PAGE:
For the first time, Kentucky voters had a direct comparison between the three candidates vying for governor when incumbent Democrat Steve Beshear, Republican David Williams and independent Gatewood Galbraith shared a debate stage.
There were few surprises in the hour-long forum, but the candidates took several jabs at one another while defending their platforms.
State Senate President Williams repeated his plans to revise the tax code to attract jobs to the commonwealth. Beshear touted the accomplishments of his first term. But Galbraith attempted to paint his opponents’ incumbency as a negative.
“These people have been in office all this time. It is amazing how educated they’ve become to the problems of the state of Kentucky, but never seems to come to the fore until election time comes around,” Galbraith said.
The independent frequently revisited his anti-Frankfort statements. Williams and Beshear both touted their bipartisan work in passing legislation while criticizing each other.
Beshear’s record was the target of several criticisms during the forum. When asked how he would create jobs in Louisville, Beshear stood by previous claims that his work in office helped bring jobs to the city, especially at Ford and GE.
However, Williams and Galbraith questioned the governor’s record.
“What we do is give big incentives to companies and low paying jobs to the individuals that start working now. Wages will go up when there’s competition for jobs and that will be done by changing Kentucky’s work environment and we can do it with a bold plan,” said Williams.
Williams also referenced an investigation in the Lexington Herald-Leader which found that many of Beshear’s claims of job creation were exaggerated or inaccurate.
The state Senate President continued criticizing Beshear’s record when asked about bridges and infrastructure.
“If you believe that there’s going to be a spade in the ground to break ground on the Ohio River Bridges Project in 10 months when there’s not a finance plan in place, there’s even no approach or theory as to one of the forms they’re going to use,” said Williams about the plan to build two new bridges over the Ohio River and rework Spaghetti Junction in Louisville. “They’ve drug their feet on this project. If you live in Louisville, you ought to be mad as fire about this situation.”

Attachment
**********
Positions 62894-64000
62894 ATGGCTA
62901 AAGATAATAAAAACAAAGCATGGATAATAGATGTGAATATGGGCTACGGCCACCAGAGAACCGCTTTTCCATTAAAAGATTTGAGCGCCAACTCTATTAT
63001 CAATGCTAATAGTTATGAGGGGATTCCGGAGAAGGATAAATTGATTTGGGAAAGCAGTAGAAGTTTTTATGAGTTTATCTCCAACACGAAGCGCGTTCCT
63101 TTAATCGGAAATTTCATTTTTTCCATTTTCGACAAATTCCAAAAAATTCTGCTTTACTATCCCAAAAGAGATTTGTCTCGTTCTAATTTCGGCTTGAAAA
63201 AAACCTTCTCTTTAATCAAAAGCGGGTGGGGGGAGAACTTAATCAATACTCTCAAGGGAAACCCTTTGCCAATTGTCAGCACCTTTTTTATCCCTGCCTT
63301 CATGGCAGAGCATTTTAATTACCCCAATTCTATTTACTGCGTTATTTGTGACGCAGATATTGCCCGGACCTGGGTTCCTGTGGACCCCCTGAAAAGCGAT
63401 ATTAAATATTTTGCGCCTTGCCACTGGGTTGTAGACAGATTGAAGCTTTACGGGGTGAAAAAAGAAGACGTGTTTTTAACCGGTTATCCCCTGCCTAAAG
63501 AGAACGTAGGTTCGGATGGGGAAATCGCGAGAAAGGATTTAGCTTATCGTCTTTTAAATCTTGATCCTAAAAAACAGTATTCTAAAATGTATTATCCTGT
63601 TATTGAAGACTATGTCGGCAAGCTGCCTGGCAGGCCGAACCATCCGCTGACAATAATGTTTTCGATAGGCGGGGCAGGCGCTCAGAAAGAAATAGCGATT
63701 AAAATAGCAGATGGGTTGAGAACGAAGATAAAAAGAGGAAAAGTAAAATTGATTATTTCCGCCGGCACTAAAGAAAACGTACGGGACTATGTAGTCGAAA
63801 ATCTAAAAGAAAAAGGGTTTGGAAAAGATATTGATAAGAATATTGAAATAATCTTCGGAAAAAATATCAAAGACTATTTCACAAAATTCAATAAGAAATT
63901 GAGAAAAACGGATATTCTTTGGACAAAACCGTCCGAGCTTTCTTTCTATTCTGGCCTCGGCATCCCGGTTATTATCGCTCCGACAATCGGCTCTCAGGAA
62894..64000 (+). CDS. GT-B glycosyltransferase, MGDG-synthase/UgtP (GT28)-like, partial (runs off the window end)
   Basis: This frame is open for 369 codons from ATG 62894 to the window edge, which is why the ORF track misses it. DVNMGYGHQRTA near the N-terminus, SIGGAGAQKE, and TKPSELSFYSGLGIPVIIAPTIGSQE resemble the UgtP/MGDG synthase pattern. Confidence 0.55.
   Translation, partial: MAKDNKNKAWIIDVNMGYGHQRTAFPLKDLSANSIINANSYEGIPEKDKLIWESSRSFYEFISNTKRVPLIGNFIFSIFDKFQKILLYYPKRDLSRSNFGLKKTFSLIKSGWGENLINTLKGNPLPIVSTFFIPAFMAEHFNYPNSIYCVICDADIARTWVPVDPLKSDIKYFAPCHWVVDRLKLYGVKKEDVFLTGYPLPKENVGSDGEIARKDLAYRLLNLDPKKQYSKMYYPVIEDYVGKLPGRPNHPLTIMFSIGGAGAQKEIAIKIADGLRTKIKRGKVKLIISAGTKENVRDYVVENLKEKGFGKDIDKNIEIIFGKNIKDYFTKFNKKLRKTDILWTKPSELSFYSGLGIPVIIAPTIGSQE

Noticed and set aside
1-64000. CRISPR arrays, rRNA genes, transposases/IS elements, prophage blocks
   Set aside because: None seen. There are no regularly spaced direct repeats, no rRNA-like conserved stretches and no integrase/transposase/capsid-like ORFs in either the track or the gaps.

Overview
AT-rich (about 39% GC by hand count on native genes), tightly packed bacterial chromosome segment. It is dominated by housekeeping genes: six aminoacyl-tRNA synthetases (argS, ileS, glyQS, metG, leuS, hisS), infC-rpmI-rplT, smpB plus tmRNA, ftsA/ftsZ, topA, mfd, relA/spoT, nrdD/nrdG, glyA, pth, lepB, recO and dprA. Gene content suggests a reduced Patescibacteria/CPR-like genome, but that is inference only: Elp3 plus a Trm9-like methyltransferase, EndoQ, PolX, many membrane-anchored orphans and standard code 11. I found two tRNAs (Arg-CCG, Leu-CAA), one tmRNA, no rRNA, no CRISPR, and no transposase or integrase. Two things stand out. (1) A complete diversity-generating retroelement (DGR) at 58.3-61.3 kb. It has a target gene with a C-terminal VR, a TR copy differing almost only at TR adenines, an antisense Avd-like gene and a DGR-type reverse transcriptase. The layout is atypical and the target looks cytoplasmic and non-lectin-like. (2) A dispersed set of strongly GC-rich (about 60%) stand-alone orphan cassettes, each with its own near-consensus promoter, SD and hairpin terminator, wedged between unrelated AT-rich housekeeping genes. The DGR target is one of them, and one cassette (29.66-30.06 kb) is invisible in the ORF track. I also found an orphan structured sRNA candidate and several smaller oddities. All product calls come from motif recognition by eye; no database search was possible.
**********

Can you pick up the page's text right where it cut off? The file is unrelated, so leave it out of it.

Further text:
Beshear, however, said there has been more progress on the ORBP under his time in office than in the preceding four decades. Beshear appointed three of the 14 members to the Louisville and Southern Indiana Bridges Authority. The authority was created during Beshear’s first term, though Williams took partial credit for helping spur the project along.
Several times in the debate, Galbraith trumpeted his outsider status. When asked about coal, diversity and education, the Lexington attorney pointed out that is the only candidate to oppose mountaintop removal coal mining, he is the only candidate sharing the ticket with a woman—Dea Riley—and he is the only candidate proposing a freeze on college tuition.
On the tuition question, Beshear said he has done what he could to make college affordable.
“While we’ve cut our budgets nine times over the last three and a half years and cut over a billion dollars in spending, we have not cut student financial aid,” he said. “We have not cut the KEES scholarship. Because that’s so important, that our students afford a college education.”
The CPE has allowed tuition increases for several years. Further, university presidents have previously said the lack of increased state funding has made tuition hikes necessary. Williams blasted Beshear for being misleading in his statement.
Beshear holds a 31-point lead over Williams in the polls, but has taken criticism for turning down invitations for other debates. He will appear again with Williams and Galbraith on KET October 31st.